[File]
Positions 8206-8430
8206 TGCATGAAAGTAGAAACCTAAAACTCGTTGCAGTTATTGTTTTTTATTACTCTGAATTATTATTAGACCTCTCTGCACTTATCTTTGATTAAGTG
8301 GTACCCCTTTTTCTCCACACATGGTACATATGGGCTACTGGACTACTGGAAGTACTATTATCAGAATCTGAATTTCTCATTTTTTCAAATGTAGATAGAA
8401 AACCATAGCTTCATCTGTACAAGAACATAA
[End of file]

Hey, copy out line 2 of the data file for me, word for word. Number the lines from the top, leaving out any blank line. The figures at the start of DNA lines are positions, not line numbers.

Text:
8206 TGCATGAAAGTAGAAACCTAAAACTCGTTGCAGTTATTGTTTTTTATTACTCTGAATTATTATTAGACCTCTCTGCACTTATCTTTGATTAAGTG